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Court Orders Substituted Service on PRP Candidate Kola Abiola

A Federal High Court sitting in Abuja has ordered Kola Abiola, the presidential candidate of the Peoples Redemption Party (PRP) to be served with documents filed in a suit seeking his nullification at the party’s headquarters in Abuja.

Justice Ahmed Mohammed gave the order on Wednesday after Wilson Ivara, the lead counsel for the plaintiff, moved an ex-parte motion seeking a substituted service of court processes on Abiola which was not opposed by Juliet Anyata, lawyer to PRP.

Madam Patience Ndidi Key, a female presidential aspirant in the June 5 primaries conducted by the party, had prayed the court to nullify the poll that produced Abiola as the PRP’s presidential candidate.

Key in an originating summons marked FHC/ABJ/CS/1001/2022, also prayed for an order setting aside the declaration of Abiola as the winner of the primaries conducted across the country.

Kola is the son of late MKO Abiola, the acclaimed winner of the June 12, 1993 presidential election.

The plaintiff had sued the party, Mr Latifu Kolawole Abiola and the Independent National Electoral Commission (INEC) as 1st, 2nd and 3rd defendants respectively.

When the matter came up for mention, Ivara informed that he had a motion ex-parte seeking leave of the court to serve the originating summons, notice of amendment and other processes on the 2nd defendant (Abiola) by substituted service, through pasting them at the PRP National Headquarters located at No. 8, Ogabi Street, Garki 2, Abuja.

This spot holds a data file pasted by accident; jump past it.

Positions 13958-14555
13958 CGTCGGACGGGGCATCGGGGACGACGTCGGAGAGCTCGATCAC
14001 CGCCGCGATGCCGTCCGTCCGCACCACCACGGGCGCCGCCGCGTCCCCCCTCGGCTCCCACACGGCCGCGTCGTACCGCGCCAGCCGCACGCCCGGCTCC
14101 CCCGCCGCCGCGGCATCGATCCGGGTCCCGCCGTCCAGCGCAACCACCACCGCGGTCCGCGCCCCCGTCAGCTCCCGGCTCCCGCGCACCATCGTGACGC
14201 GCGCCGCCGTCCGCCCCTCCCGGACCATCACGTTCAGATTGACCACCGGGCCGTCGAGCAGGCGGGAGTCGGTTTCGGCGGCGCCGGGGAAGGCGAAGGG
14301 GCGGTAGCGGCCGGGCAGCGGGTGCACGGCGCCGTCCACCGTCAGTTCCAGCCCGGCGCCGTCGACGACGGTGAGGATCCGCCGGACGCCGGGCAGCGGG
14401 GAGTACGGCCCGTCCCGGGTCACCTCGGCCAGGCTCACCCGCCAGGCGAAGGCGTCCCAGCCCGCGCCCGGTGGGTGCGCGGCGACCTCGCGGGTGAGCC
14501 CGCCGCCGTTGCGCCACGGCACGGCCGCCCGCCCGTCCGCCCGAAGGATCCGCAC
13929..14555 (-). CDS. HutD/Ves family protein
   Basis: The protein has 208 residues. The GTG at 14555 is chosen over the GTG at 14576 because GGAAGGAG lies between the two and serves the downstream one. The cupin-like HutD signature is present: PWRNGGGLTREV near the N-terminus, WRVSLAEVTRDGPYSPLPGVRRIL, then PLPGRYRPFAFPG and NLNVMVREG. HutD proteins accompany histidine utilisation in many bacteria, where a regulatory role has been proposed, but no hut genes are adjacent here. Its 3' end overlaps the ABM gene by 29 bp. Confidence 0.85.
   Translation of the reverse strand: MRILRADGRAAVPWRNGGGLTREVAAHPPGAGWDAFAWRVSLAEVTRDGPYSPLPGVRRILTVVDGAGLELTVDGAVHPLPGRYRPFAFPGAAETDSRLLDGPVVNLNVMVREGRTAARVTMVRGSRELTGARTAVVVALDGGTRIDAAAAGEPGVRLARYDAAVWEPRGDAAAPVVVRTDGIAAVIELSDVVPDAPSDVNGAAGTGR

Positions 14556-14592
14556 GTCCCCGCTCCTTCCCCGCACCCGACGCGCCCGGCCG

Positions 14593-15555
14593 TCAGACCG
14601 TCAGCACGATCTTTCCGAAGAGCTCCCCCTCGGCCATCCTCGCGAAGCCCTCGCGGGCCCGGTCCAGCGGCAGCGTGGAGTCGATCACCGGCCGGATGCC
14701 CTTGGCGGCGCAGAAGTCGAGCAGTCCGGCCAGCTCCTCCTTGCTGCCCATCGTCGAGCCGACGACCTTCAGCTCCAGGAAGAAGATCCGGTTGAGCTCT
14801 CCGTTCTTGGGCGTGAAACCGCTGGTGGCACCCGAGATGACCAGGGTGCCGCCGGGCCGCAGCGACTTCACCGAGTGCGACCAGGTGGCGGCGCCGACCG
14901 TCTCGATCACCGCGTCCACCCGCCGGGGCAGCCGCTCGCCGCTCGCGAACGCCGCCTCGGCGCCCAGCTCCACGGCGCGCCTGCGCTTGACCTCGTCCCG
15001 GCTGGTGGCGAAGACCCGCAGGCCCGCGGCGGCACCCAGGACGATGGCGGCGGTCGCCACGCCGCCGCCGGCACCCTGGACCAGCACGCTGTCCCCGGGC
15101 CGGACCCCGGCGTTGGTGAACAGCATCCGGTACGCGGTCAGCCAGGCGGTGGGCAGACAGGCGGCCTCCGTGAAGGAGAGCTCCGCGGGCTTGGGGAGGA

He also sought an order deeming the service of all the court papers by substituted means on Abiola as valid and proper service.

He said the motion was dated and filed on September 2.

After it was not opposed by Anyata, Justice Mohammed granted the application as prayed.

“We shall be asking for a date to enable us serve all the parties in the matter,” Ivara said.

But Anyata told the court that she also has a motion on notice seeking to regularise their application.

“I have been able to serve the plaintiff and INEC,” she said.

Justice Mohammed, who said all parties in a suit must be served with any motion before “it can be moved except if it is a motion ex-parte,” refused to grant the lawyer’s request.

He has adjourned the matter until Oct 11 for further mention.

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